MD, PhD, FMedSci, FSB, FRCP, FRCPEd

In my very first post on this blog, I proudly pronounced that this would not become one of those places where quack-busters have field-day. However, I am aware that, so far, I have not posted many complimentary things about alternative medicine. My ‘excuse’ might be that there are virtually millions of sites where this area is uncritically promoted and very few where an insider dares to express a critical view. In the interest of balance, I thus focus of critical assessments.

Yet I intend, of course, report positive news when I think it is relevant and sound. So, today I shall discuss a new trial which is impressively sound and generates some positive results:

French rheumatologists conducted a prospective, randomised, double blind, parallel group, placebo controlled  trial of avocado-soybean-unsaponifiables (ASU). This dietary supplement has complex pharmacological activities and has been used since years for osteoarthritis (OA) and other conditions. The clinical evidence has, so far, been encouraging, albeit not entirely convincing. My own review arrived at the conclusion that “the majority of rigorous trial data available to date suggest that ASU is effective for the symptomatic treatment of OA and more research seems warranted. However, the only real long-term trial yielded a largely negative result”.

For the new trial, patients with symptomatic hip OA and a minimum joint space width (JSW) of the target hip between 1 and 4 mm were randomly assigned to  three years of 300 mg/day ASU-E or placebo. The primary outcome was JSW change at year 3, measured radiographically at the narrowest point.

A total of 399 patients were randomised. Their mean baseline JSW was 2.8 mm. There was no significant difference on mean JSW loss, but there was 20% less progressors in the ASU than in the placebo group (40% vs 50%, respectively). No difference was observed in terms of clinical outcomes. Safety was excellent.

The authors concluded that 3 year treatment with ASU reduces the speed of JSW narrowing, indicating a potential structure modifying effect in hip OA. They cautioned that their results require independent confirmation and that the clinical relevance of their findings require further assessment.

I like this study, and here are just a few reasons why:

It reports a massive research effort; I think anyone who has ever attempted a 3-year RCT might agree with this view.

It is rigorous; all the major sources of bias are excluded as far as humanly possible.

It is well-reported; all the essential details are there and anyone who has the skills and funds would be able to attempt an independent replication.

The authors are cautious in their interpretation of the results.

The trial tackles an important clinical problem; OA is common and any treatment that helps without causing significant harm would be more than welcome.

It yielded findings which are positive or at least promising; contrary to what some people seem to believe, I do like good news as much as anyone else.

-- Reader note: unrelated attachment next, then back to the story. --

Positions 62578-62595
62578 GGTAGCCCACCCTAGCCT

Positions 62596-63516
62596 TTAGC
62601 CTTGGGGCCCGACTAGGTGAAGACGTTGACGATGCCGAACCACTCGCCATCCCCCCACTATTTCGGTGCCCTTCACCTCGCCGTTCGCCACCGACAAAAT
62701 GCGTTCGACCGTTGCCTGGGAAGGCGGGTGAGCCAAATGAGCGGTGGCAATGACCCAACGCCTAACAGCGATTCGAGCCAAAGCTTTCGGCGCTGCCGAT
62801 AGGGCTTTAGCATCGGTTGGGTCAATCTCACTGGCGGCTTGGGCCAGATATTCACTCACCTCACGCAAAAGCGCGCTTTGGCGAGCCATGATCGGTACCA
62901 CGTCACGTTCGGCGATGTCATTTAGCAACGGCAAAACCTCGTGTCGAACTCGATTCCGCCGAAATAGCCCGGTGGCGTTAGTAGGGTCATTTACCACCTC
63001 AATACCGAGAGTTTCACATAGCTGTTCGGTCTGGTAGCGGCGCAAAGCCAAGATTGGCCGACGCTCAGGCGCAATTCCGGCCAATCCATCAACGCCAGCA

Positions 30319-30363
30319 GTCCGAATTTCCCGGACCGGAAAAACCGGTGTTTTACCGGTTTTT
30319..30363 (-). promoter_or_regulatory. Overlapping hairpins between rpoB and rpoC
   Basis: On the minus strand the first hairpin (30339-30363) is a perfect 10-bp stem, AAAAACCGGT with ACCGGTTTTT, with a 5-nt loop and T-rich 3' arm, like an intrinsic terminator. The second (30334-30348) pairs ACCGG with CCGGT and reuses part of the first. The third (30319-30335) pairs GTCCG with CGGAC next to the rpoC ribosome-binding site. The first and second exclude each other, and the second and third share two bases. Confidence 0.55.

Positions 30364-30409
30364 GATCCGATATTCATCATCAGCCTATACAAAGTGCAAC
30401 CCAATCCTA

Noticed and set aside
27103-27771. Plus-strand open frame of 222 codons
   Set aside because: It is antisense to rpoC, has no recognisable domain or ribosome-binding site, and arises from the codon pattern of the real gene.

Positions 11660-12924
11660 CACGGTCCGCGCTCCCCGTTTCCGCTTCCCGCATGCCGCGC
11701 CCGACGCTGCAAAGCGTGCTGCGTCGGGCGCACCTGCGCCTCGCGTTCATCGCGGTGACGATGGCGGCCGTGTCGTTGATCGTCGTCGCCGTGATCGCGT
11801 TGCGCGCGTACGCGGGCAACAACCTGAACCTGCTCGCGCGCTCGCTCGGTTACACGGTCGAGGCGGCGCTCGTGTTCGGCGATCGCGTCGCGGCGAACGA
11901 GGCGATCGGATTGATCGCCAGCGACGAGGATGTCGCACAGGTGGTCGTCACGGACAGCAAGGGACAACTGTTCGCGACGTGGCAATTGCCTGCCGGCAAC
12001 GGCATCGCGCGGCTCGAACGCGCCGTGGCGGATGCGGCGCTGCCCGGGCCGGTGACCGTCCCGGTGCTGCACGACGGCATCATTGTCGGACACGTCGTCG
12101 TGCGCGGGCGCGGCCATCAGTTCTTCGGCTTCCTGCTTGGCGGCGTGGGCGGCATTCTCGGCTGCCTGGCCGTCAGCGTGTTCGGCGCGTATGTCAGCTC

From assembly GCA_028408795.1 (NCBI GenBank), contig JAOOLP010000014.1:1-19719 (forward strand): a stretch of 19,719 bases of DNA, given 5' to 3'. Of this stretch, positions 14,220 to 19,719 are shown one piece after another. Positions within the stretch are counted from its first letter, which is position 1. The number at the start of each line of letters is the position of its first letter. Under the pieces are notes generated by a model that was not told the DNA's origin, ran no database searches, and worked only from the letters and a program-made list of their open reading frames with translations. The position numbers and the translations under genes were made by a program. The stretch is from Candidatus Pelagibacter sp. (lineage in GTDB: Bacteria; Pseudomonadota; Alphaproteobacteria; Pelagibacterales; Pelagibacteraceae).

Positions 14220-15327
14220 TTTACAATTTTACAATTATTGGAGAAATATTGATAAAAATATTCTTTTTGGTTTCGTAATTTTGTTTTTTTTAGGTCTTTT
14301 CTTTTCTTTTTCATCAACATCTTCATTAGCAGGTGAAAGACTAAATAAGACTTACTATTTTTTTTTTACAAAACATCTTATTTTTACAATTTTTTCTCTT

I WISH THERE WERE MORE ALT MED STUDIES/RESEARCHERS OF THIS CALIBER!

23 Responses to Not all alternative medicine is rubbish – encouraging news for arthritis-patients

  • Eugen Roth says:

    Ah Prof you are a wily old fox. In the light of your previous articles and comments do I detect just a touch of cynicism? Is this a weak attempt to ‘level the playing field?’ This article reminds me of one of those compliments which is actually an insult. eg ‘Nice jersey – did your grandmother knit it for you?’

    • Eugen Roth says:

      The title ‘Not all alternative medicine is rubbish – encouraging news for arthritis-patients’…….is a veiled form of alt med bashing which you claim is not the purpose of your blog. You say not all alt med is rubbish which implies most of it is rubbish. Just the title is alt med bashing before we even start reading the article.

      ‘I WISH THERE WERE MORE ALT MED STUDIES/RESEARCHERS OF THIS CALIBER!’……again the take home message here is that hardly any alt med studies/research of this caliber exists which obviously is not true. So yet again another form of alt med bashing….just a little more subtle. Actually not that subtle.

    • Edzard says:

      to tell you the truth, i have been looking for a recently published alt med article of high quality with a positive result for some time. the fact is that this was the 1st since weeks that i did find. i hope there will be more but i will not praise rubbish research simply for generating a false impression of “balance”.
      i am happy to consider other articles, in case anyone knows some – they should be new though, i.e. 2013 and i need a link to the original, e.g. to medline.

  • martin says:

    “I WISH THERE WERE MORE ALT MED STUDIES/RESEARCHERS OF THIS CALIBER!”

    We might extend our wishes to the medical/pharma industry research as well, just “in the interest of balance”:

    Goldacre’s intro from Bad Pharma: “Drugs are tested by the people who manufacture them, in poorly designed trials, on hopelessly small numbers of weird, unrepresentative patients, and analysed using techniques which are flawed by design, in such a way that they exaggerate the benefits of treatments.

    Unsurprisingly, these trials tend to produce results that favour the manufacturer. When trials throw up results that companies don’t like, they are perfectly entitled to hide them from doctors and patients, so we only ever see a distorted picture of any drug’s true effects.

    Regulators see most of the trial data, but only from early on in a drug’s life, and even then they don’t give this data to doctors or patients, or even to other parts of government. This distorted evidence is then communicated and applied in a distorted fashion.

    In their forty years of practice after leaving medical school, doctors hear about what works through ad hoc oral traditions, from sales reps, colleagues or journals. But those colleagues can be in the pay of drug companies – often undisclosed – and the journals are too. And so are the patient groups.